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(Slate)   Next time some pseudo-intellectual internet blowhard tries to take away your carefully thought-out arguments with that "correlation does not imply causation" yarn, just send them here because YOU WIN   (slate.com) divider line 226
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27662 clicks; posted to Main » on 02 Oct 2012 at 5:31 PM (2 years ago)   |  Favorite    |   share:  Share on Twitter share via Email Share on Facebook   more»



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ecl
2012-10-02 06:02:05 PM  
Came to crucify this article.

Animatronik: I love TFA. The author says the phrase is overused and flawed, yet reaffirms that it is very much true. Theres not much there, until you realize that people who promote specious arguments using weak correlations have a lot invested in not being required to explain causation very well.

Best example is racism. People point to how some races do better than others financially as proof of inherited differences in intelligence. Clearly this a weak argument but it fits right in with what the author is suggesting. Because Progressives need for ppl to be impressed by arguments based on correlations, so they use similar logic.


Did you just have a seizure?
 
2012-10-02 06:03:02 PM  
Babel Fish, therefore: God.

/puff
 
2012-10-02 06:03:35 PM  

kxs401: RexTalionis: kxs401: Right. Hence "imply," not "prove."

Like I said, maybe "imply" has a different meaning in statistics as opposed to everyday speech. Sort of like how how "consideration" means something different depending on who you're talking with.

You may well be right, but morons on the internet aren't using it that way.



Don't worry too much about the reasoning of a moron on the internet, you don't want to suddenly realize you're letting them write your rules by conforming to a moron's definition of words.
 
2012-10-02 06:03:52 PM  
Usually people say this when someone is concluding a cause from a correlation, usually as part of some sensational news headline -- "Being Republican lowers your IQ" type stuff.

It is usually a valid criticism of the preceding discussion.

Causation certainly will create correlation, but correlation really does cause bad logic that does need active resistance. Heck, most superstition is a result of exactly this error -- things happen together and some weird link of "causation" is suspected. Same with circumstantial evidence. Basically, a lot of actual evil has been caused in the world (burning "witches" etc., blaming Jews, etc.) from exactly this human failing.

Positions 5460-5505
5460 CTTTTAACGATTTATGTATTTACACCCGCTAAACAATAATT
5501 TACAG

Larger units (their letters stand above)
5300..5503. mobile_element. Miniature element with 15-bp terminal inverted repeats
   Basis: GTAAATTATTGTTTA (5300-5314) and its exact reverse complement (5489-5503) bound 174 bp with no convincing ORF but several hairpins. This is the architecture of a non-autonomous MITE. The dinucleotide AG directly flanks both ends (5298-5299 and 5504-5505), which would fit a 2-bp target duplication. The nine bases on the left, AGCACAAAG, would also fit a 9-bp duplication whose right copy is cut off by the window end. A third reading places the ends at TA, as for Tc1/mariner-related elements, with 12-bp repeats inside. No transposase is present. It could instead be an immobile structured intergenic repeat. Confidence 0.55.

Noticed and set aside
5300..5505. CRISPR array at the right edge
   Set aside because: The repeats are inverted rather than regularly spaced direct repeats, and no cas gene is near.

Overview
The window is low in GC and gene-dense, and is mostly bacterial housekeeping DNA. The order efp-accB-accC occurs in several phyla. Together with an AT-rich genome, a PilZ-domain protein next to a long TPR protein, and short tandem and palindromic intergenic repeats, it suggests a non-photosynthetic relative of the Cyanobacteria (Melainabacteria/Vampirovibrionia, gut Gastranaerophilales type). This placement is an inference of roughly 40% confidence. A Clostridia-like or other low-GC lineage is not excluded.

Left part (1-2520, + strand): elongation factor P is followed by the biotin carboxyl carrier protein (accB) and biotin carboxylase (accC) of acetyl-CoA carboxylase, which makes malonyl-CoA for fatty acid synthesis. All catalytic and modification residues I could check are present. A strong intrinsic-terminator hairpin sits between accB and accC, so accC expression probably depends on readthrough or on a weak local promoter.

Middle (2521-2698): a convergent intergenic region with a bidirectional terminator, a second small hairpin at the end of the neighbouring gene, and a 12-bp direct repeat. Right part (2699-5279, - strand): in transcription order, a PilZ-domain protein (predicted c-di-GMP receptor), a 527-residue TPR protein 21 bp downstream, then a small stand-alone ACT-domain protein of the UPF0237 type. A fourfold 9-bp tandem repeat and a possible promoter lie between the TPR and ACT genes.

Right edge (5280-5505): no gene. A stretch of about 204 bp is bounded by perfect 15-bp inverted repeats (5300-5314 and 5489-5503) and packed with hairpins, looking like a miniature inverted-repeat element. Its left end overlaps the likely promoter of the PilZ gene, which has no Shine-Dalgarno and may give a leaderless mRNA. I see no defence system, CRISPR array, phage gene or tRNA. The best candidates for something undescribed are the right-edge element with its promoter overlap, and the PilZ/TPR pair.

2012-10-02 06:04:02 PM  
Correlation does not always equal causation, but, without correlation, you can eliminate causation.
 
2012-10-02 06:04:25 PM  

falcon176: pseudo intellectuals="I will repeat verbatim what someone far smarter than me said and I have nothing else to back it up if you try to question it so I'd better write QED on the end which means I win no matter what in latin or some shiat I don't know and if you reply to me I'll just reply with some general insults that I run through a thesaurus 5 times"


major bingo there. people parroting this and that. life is full of them. those that really have something going on don't have time to fark around and piss away time on teh internet.
 
2012-10-02 06:04:39 PM  
I didn't read TFA, but being a logician I thought it might help to mention what "implies" means in (classical mathematical) logic. "A implies B" does not mean merely that the truth of A suggests that B might also be true. It means that it is impossible for A to be true without B also being true. A single example of A and B where A is true but B is false refutes the implication (and of course it is easy to come up with an example where A and B are correlated but A does not cause B.)
 
2012-10-02 06:05:14 PM  
So, after reading that article, I can safely ignore subby's suggestion because? Sweet.

See, the way I've always seen it written is "correlation does not equal causation." Of course correlation may imply causation, but they're not the same thing at all. Reading a two-page article which spends far too many words to state that simple sentence, just so subby can somehow claim that the article refutes that very sentence, well, all I can say is that there are better ways to spend time, I guess.
 
ecl
2012-10-02 06:05:47 PM  

highendmighty: Coolfusis: Oh look, it's another one of the "that thing doesn't exactly mean that!" articles. I'll step aside and let the pedants masturbate furiously over this one.

Hey Doc, don't look now, but your post was pretty pedantic.


i3.photobucket.com
 
2012-10-02 06:05:56 PM  
Slate is making fun of internet cliches.

Next week: Wall Street brokers warn against the dangers of reckless investing.
 
2012-10-02 06:06:08 PM